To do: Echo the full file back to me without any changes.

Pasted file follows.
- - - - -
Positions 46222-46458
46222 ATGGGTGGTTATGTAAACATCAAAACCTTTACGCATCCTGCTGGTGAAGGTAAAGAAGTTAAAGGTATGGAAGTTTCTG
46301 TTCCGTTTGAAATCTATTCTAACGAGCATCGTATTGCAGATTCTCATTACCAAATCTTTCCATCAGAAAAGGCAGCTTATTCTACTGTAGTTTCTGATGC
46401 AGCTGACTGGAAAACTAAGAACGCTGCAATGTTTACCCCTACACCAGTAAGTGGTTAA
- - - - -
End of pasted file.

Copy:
Positions 46222-46458
46222 ATGGGTGGTTATGTAAACATCAAAACCTTTACGCATCCTGCTGGTGAAGGTAAAGAAGTTAAAGGTATGGAAGTTTCTG
46301 TTCCGTTTGAAATCTATTCTAACGAGCATCGTATTGCAGATTCTCATTACCAAATCTTTCCATCAGAAAAGGCAGCTTATTCTACTGTAGTTTCTGATGC
46401 AGCTGACTGGAAAACTAAGAACGCTGCAATGTTTACCCCTACACCAGTAAGTGGTTAA